Amid an ongoing debate over the Gang of Eight’s immigration reform bill and its hasty omission of national security measures and only three weeks after the U.S. Department of Homeland Security (DHS) granted “trusted traveler” status to Saudi Arabia, CNS News has published a report revealing the number of Saudi students living in the United States has increased fivefold since Sept. 11, 2001.
Whether you’re a 9/11 truther or a believer in the official line that 15 of the 19 men who plotted and carried out the attacks were from Saudi Arabia (and may have had help from some pretty high places) doesn’t matter: The comparatively light scrutiny Saudi nationals receive when attempting to enter the U.S. is cause for concern.
According to the report, there were 5,579 Saudi nationals enrolled in U.S. colleges at the time of the Sept. 11 attacks. Last year, there were 34,139.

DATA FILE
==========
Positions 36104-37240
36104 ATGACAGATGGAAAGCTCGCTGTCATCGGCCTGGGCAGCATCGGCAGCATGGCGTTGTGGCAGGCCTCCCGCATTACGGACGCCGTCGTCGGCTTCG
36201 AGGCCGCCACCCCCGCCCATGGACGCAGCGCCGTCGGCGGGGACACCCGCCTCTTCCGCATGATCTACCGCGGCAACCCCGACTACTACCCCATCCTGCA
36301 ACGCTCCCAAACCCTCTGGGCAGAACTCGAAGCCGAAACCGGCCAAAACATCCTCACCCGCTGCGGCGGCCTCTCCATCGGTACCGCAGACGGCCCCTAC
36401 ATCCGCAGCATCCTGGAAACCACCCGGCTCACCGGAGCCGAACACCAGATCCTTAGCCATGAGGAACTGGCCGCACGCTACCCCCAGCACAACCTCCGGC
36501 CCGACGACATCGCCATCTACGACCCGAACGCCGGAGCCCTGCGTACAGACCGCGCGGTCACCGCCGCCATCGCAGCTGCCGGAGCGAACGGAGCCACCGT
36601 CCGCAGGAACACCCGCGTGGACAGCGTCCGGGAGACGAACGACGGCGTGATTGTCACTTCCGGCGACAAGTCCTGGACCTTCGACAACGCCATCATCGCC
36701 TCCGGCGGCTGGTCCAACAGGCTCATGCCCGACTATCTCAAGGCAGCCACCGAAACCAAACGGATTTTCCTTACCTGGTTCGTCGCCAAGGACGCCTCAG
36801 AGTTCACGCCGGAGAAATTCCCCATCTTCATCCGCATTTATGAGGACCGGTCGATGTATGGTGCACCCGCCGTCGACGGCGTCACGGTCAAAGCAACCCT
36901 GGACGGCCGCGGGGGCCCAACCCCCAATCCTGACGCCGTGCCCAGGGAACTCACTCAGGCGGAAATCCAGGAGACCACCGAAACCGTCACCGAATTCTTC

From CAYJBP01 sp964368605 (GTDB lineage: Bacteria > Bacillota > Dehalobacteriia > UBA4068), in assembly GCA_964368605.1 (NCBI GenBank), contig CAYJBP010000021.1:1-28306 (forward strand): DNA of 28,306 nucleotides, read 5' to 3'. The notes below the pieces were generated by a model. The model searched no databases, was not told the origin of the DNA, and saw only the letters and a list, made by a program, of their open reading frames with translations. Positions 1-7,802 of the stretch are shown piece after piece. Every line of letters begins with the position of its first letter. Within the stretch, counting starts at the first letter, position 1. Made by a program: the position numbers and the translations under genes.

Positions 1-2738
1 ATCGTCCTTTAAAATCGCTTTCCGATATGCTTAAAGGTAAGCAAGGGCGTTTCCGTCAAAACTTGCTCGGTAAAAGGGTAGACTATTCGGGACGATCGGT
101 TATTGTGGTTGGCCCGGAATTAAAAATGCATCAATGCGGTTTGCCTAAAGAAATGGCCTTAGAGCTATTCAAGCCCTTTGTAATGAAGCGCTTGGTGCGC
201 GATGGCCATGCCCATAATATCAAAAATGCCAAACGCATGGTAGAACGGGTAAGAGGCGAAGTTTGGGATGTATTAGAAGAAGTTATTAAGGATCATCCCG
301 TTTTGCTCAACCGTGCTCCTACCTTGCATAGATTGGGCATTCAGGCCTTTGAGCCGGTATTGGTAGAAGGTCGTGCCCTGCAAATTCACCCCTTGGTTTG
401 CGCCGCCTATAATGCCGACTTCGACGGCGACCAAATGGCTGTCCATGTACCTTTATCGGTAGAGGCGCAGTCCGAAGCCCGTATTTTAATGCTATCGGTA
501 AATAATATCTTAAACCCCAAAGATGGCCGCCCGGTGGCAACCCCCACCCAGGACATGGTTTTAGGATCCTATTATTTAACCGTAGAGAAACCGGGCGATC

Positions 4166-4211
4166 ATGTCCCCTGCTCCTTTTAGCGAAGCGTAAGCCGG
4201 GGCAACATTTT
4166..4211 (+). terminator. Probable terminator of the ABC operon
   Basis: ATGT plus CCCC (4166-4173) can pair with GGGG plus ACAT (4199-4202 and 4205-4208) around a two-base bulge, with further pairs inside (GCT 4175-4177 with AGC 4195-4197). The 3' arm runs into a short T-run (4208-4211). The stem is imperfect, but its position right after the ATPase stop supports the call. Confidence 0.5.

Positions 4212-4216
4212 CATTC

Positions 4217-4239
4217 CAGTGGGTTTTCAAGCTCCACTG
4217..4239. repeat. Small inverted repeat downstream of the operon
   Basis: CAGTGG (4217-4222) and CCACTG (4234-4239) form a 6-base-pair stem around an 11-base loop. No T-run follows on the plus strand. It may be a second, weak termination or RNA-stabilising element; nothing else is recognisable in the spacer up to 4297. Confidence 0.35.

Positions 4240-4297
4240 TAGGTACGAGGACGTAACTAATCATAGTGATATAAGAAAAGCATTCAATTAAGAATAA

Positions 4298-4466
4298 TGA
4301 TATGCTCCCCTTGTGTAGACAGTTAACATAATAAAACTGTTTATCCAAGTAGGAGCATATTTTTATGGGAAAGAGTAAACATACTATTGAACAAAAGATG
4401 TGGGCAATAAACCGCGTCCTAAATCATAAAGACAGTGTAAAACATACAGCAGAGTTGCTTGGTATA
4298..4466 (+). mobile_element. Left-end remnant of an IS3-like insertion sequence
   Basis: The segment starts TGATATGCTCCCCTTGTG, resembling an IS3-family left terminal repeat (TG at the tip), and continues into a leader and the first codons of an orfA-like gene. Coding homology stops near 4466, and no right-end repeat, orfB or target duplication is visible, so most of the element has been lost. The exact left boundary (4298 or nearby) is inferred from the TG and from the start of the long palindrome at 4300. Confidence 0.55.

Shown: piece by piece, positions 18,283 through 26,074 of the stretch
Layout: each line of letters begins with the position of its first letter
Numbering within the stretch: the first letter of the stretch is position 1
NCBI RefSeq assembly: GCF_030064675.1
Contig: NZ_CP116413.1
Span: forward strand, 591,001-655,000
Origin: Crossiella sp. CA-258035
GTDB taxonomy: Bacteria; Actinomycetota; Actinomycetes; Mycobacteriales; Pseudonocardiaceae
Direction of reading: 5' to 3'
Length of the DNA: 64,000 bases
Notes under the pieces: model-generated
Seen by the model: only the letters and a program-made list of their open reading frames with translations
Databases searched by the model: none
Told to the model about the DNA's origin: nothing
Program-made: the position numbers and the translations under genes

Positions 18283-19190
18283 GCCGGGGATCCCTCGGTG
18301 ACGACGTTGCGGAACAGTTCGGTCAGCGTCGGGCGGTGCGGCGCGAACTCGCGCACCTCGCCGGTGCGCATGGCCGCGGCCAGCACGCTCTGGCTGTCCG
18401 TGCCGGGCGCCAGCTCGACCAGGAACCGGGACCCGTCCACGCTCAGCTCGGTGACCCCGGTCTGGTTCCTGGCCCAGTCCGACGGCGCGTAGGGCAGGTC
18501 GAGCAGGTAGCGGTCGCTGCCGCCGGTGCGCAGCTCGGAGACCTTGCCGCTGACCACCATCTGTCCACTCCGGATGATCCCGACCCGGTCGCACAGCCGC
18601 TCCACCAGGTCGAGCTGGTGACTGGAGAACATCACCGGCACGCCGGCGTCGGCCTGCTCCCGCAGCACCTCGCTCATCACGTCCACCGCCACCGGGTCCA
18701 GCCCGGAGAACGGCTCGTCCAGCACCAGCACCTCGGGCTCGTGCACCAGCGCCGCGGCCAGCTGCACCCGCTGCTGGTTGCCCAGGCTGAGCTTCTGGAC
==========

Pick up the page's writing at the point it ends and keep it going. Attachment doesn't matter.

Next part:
The Presidential infatuation with Saudi Arabia transcends political parties; George W. Bush was slammed post-9/11 for targeting Iraq while holding out on any sort of condemnation of Saudi extremism. Bush was President for most of the period between 2001 and 2012, and much of the influx happened under his watch. But the Saudi number has taken off under Barack Obama; it jumped from 22,704 to 34,139 — a 50.4 percent increase — last year alone.
Glenn Beck has been making a lot of noise since last week’s Boston Marathon attacks about a Saudi national who initially received some scrutiny from the FBI and DHS as a possible suspect. The student, Ali Al-Harbi, came to the United States via Boston, ostensibly to enroll at an Ohio university that has no record of his attendance.
Beck maintains that Al-Harbi went from primary suspect marked on DHS’ ‘No-fly” list to witness to free man to victim in a matter of hours because of an Obama Administration cover-up, one that presumably hides inscrutable arrangements between the White House and the Saudi government.